Skip to comments.Carbohydrate Type, Not Amount, Linked to Obesity
Posted on 02/17/2005 12:42:49 PM PST by zarf
NEW YORK (Reuters Health) - When it comes to carbohydrates, it's not how much you eat, but which kind, that makes a difference to your bathroom scale, new research shows.
People who are overweight do not appear to eat more carbohydrates overall than people who weigh less, the researchers report in the American Journal of Epidemiology. However, they found that overweight people tend to eat more refined carbohydrates, such as white bread and pasta, which cause a rapid spike in blood sugar.
"Total amount of carbohydrate is not related to body weight," Dr. Yunsheng Ma of the University of Massachusetts Medical School in Worcester told Reuters Health. "It's the type of carbohydrate that's important."
These findings suggest that low-carbohydrate diets, which recommend people cut back on all carbohydrates, are missing the mark, Ma added.
"Carbohydrates are not the enemy," he said in an interview. "But you have to watch the kind of enemy."
Ma explained that refined carbohydrates are often found in processed foods that contain a lot of sugar. This type of carbohydrate has what's called a high glycemic index, meaning it causes a rapid increase in blood sugar. The body stores that sugar in muscle, but if it is not used, it becomes fat, he noted.
In contrast, whole grains, fruits and vegetables have carbohydrates that don't have such high glycemic index, Ma said.
In the report, Ma and his colleagues note that in the last 20 years, the rate of obesity has increased, despite the fact that people are eating less fat. To help investigate the role carbohydrates play in obesity, the researchers measured the height and weight of 572 healthy people, and asked them to regularly report what carbohydrates they ate. Ma's team followed study participants for one year.
They found that people with a higher body mass index -- a measure of weight that factors in height -- tended to eat carbohydrates with a higher glycemic index. The amount of carbohydrates people ate had no influence on body mass index.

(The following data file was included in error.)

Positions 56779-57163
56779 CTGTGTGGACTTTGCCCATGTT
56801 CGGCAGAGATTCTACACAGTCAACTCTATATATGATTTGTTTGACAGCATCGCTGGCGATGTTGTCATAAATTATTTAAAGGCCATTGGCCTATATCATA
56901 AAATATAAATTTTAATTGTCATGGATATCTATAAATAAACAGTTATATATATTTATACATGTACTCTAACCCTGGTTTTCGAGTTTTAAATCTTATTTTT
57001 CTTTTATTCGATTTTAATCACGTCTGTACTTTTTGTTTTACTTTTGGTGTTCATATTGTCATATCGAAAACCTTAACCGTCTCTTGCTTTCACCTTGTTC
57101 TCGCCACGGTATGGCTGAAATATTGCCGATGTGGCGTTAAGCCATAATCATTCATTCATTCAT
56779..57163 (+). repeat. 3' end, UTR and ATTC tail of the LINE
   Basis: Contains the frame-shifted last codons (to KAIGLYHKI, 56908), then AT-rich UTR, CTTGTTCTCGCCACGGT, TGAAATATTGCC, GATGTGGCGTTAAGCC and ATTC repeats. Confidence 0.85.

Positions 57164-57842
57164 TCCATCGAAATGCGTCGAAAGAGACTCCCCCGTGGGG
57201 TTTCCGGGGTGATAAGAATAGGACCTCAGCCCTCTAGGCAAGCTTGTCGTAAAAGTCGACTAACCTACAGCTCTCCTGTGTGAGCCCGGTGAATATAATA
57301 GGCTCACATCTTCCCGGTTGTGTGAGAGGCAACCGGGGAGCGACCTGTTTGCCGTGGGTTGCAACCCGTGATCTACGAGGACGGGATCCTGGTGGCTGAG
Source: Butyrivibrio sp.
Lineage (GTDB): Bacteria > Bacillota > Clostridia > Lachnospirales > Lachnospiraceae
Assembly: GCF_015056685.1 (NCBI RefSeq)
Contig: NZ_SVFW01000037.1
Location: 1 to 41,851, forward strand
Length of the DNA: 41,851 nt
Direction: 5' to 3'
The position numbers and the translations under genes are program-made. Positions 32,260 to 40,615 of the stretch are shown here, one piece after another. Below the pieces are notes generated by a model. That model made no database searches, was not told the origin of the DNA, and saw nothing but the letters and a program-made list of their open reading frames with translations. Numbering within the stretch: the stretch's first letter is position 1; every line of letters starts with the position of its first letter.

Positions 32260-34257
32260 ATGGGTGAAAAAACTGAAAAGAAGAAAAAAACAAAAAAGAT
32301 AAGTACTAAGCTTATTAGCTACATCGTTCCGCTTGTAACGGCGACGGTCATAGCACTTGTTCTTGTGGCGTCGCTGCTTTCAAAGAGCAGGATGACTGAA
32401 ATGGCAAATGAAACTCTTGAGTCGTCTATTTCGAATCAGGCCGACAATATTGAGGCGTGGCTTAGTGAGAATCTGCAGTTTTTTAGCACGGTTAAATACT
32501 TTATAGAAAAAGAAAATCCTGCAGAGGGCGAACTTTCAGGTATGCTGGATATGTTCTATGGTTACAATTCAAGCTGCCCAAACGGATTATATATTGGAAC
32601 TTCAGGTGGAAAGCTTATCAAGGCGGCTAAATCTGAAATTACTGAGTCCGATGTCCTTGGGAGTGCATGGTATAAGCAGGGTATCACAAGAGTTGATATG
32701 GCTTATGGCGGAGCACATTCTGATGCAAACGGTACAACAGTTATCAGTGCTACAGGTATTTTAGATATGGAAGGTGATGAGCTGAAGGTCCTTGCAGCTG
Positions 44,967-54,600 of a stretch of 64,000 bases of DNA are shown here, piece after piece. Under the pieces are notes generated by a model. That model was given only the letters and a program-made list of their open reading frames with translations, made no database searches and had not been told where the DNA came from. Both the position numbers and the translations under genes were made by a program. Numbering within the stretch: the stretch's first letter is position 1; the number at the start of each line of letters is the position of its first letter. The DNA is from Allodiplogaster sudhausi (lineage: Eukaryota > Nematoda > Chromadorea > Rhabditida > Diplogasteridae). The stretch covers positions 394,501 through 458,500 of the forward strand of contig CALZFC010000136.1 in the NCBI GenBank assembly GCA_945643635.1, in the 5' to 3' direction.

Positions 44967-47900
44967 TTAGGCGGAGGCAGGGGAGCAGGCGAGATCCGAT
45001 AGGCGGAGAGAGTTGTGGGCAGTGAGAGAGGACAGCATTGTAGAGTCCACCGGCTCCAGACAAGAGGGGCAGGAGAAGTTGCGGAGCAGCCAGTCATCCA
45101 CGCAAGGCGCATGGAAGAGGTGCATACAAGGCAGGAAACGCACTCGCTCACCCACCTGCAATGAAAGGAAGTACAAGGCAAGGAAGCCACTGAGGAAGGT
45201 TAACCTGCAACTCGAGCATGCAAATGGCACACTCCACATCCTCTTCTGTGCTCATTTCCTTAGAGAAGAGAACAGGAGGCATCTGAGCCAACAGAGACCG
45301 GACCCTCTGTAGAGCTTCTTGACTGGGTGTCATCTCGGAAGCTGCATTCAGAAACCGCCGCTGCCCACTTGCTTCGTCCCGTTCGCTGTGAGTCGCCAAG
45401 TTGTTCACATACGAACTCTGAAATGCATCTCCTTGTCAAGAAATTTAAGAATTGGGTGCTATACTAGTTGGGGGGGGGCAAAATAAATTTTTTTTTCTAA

"Refined carbohydrates are no good, but the total amount of carbohydrates is okay," Ma noted.
He added that some countries now include a food's glycemic index on the labeling, which can be helpful for people trying to lose weight or deal with diabetes.
SOURCE: American Journal of Epidemiology, February 15; 2005
something most of us who have studied this kind of thing have known for years.......glad science as usual is catching up......
If you want to lose weight, watch what fat people eat and then don't eat that.
You're telling me that refined carbohydrates like sugar and white bread are BAD for me??
And whole grains, fruits, and vegetables are GOOD??
Dude! You blow my mind!
>>All together now:
My thoughts exactly. This reminds my of my experience with local tv. I haven't had tv since 1997 and I have noticed, when exposed to the local tv news on occasion lately, that they speak as though to children.
I find it odd.
For example, potatoes have one of the highest GI numbers of all foods.
I used to work with a lot of Chinese people. They had the same kind of life the rest of us did, sendentary, sitting at a desk most of the week. Not a single one was fat. I think it was their diet, lots of veggies, rice, and not a lot of fried stuff.
"Exercize" is a word not in the article.
Not one single person that I know who is overweight, does regular exercize.
Not one single person that I know who exercizes regularly, is significantly overweight.
I haven't any idea, whatsoever, about their diets.
Yet another study from the "No Sh*t" department...
Maybe you need to get out more.
This was the basis of the book "Sugarbusters" wasn't it?
The book is what, 10 years old?
But Fat people eat everything!
It confirms what I've been saying, gathered from much research and bad dieting, for a very long time now. If only we could get the high fructose corn syrup out of just about everything we eat... It's like the corn lobbies and the diet industries are in collusion. The government tells Americans we're too fat, and they will tell us how to eat, and then they advocate the addition of these high glycemic additions to way too many processed foods that we eat...
But cultures that eat high quantities of pasta and rice don't have higher-than-average obesity rates. Why is that?
"But Fat people eat everything!"
That's not necessarily true. Some "fat people" ruined their metabolisms by becoming professional dieters.
I like the very apt reference to "Al-Reuters". I have read that they are controlled by the Saudis. If they are not, they certainly act as if they were.